What was the North fighting for?

In the American Civil War, Confederate leaders fought for states' rights and to keep slaves, but the North's motivations were more complex.  

Armies of Deliverance by Elizabeth R. Varon, Oxford University Press, 520 pp

“Of all the ongoing debates over the Civil War,” University of Virginia history professor Elizabeth Varon writes in her thought-provoking new book Armies of Deliverance: A New History of the Civil War, “perhaps none has proven so difficult to resolve as the issue of Northern war aims. What was the North fighting for?”

Did Northern citizens and lawmakers primarily want to save the Union from being ripped in two? Were they responding to the growing strength of the abolitionist movement? The ordinary rank-and-file soldiers fought for the age-old reasons: pay and the draft. But what about their leaders? For the South, the question was thorny but easy: They fought to preserve the institution of slavery, yes, but also for the nebulous concept of “states’ rights” – the Southern states believed they had every right to secede from the Union any time they chose (just as, to use more recent examples, Texas and particularly California believe the same thing today) and bridled at the idea of being brought back into the fold by brute force.

For the North, motivations have always been murkier. Did ordinary shopkeepers in Delaware or small-hold farmers in Vermont truly care if their Southern counterparts owned slaves? Even after reading Harriet Beecher Stowe’s hugely bestselling 1852 novel, “Uncle Tom’s Cabin,” in which the iniquities of slavery were laid bare to hundreds of thousands of Northerners, would those Northerners really have gone to war on the point?

Plenty in the North were certain the answer was – had to be – yes. “God forbid,” wrote the great Frederick Douglass, “that when the smoke and thunder of this slaveholding war shall have rolled from the troubled face of our country it shall be said that the harvest is past, the summer is ended and we are not saved.” By the late 1850s, antislavery furor in the North (and throughout many of the border states) was at a shouting pitch.

It’s Elizabeth Varon’s contention that this antislavery furor ran through the South as well. Hence the title of her book: In this interpretation, the North had a dual motivation – not only to free the slaves but to free the Southern citizenry from slaveholders. The author paints a portrait of the Civil War-era South that is counterintuitive; it’s not a traditional story of North versus South but rather a story of North and South versus the Confederacy.

It was a view sometimes reflected in the beliefs of the North’s foremost generals. Ulysses S. Grant, for example, wrote to his wife: “In my mind there is no question but that this war could be ended at once if the whole Southern people could express their unbiased feeling untrammeled by leaders.” Likewise William Tecumseh Sherman, whose devastatingly punitive march through Georgia is here recast by Varon as a gesture of liberation: “Sherman’s March is a tale of devastation and defiance, but also of the promises of deliverance,” she writes. “Sherman’s strategy was based on his belief that he could ‘arouse the latent enmity’ of Georgia to Jeff Davis.”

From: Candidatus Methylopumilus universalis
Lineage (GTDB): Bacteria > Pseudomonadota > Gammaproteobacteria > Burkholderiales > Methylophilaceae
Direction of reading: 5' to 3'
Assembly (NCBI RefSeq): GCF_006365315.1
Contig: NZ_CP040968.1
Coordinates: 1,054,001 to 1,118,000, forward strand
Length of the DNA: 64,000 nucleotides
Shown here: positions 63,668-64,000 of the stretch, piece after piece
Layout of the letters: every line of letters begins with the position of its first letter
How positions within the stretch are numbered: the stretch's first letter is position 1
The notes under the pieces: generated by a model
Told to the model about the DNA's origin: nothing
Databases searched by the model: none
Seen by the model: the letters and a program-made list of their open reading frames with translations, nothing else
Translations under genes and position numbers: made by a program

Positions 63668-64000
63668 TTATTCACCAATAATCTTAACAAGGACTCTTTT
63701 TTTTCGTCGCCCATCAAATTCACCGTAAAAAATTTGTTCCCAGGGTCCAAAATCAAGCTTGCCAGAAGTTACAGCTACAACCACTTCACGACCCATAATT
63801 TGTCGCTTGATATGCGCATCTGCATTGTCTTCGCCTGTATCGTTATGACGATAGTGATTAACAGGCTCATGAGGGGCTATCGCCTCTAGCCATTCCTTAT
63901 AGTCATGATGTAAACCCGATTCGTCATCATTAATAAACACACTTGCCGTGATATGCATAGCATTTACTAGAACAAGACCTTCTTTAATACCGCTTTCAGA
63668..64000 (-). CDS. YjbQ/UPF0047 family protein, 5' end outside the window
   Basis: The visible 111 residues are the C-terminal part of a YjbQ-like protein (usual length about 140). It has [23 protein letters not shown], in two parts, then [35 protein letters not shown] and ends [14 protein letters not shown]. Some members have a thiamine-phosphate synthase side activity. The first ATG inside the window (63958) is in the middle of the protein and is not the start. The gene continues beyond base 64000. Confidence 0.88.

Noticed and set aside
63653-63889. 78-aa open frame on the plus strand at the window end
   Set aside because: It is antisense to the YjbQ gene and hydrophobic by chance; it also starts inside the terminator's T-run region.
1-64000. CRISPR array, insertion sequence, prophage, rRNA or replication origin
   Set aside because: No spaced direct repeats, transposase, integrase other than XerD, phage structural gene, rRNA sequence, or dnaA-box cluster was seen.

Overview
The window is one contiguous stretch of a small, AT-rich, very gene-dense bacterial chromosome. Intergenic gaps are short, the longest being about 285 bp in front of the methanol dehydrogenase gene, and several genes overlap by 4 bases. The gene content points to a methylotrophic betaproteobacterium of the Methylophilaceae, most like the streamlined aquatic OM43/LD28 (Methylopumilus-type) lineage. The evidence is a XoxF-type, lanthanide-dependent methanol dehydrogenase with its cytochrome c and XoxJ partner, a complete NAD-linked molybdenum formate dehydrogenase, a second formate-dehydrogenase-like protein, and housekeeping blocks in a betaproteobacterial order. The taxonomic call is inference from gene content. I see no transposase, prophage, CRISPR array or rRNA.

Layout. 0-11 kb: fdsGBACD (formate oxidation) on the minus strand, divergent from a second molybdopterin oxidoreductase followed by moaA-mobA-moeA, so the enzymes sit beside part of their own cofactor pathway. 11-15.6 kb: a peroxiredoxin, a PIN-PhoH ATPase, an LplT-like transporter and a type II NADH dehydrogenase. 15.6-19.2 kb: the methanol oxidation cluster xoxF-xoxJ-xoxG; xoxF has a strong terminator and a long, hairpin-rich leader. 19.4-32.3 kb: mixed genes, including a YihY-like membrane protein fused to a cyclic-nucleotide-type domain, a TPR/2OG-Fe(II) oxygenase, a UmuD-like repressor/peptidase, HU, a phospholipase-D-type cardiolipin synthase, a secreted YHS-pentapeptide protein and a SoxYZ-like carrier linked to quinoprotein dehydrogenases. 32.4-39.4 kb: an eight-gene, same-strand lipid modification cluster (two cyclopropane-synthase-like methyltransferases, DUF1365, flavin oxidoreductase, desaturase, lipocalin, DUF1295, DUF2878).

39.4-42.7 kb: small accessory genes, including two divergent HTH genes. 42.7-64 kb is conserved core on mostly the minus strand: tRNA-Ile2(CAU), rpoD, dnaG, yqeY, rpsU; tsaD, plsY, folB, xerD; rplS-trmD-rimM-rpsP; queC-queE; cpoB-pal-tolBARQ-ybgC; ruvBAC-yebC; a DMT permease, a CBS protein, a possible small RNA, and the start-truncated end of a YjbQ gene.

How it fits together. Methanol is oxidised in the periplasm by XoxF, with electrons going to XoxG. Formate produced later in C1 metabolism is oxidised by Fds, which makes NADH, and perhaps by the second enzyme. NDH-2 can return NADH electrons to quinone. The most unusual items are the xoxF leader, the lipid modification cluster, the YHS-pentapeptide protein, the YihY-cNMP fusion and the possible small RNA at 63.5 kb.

Running alongside this revisionist narrative in “Armies of Deliverance” is a more-or-less straightforward political and military history of the Civil War, done very well. Varon creates thrilling set pieces of all the familiar battles and controversies, and she does a particularly shrewd and sensitive job of parsing the significance of both the Emancipation Proclamation and the 1864 election, in which Lincoln once again emerges as a canny politician – the thinker at the heart of a campaign strategy designed to win over key votes in those border states.

It’s the other strand of the book that will get historians and Civil War buffs discussing and arguing. Indeed, some of that arguing starts in Varon’s own book, where she often acknowledges an obdurate resentment in the South that very much filtered down to the ordinary citizenry. “Confederate civilians were unwilling,” Varon writes, “at the bitter end, to acknowledge the flaws or divisions in their society, and pessimistic about the prospect of reconciliation with the hated Yankees.”

“To the bitter end” and phrases like it crop up far too often in Southern literature and the Southern press to make “Armies of Deliverance” a rock-solid recasting of the nature of the Civil War. But readers don’t need to be convinced in order to be fascinated.

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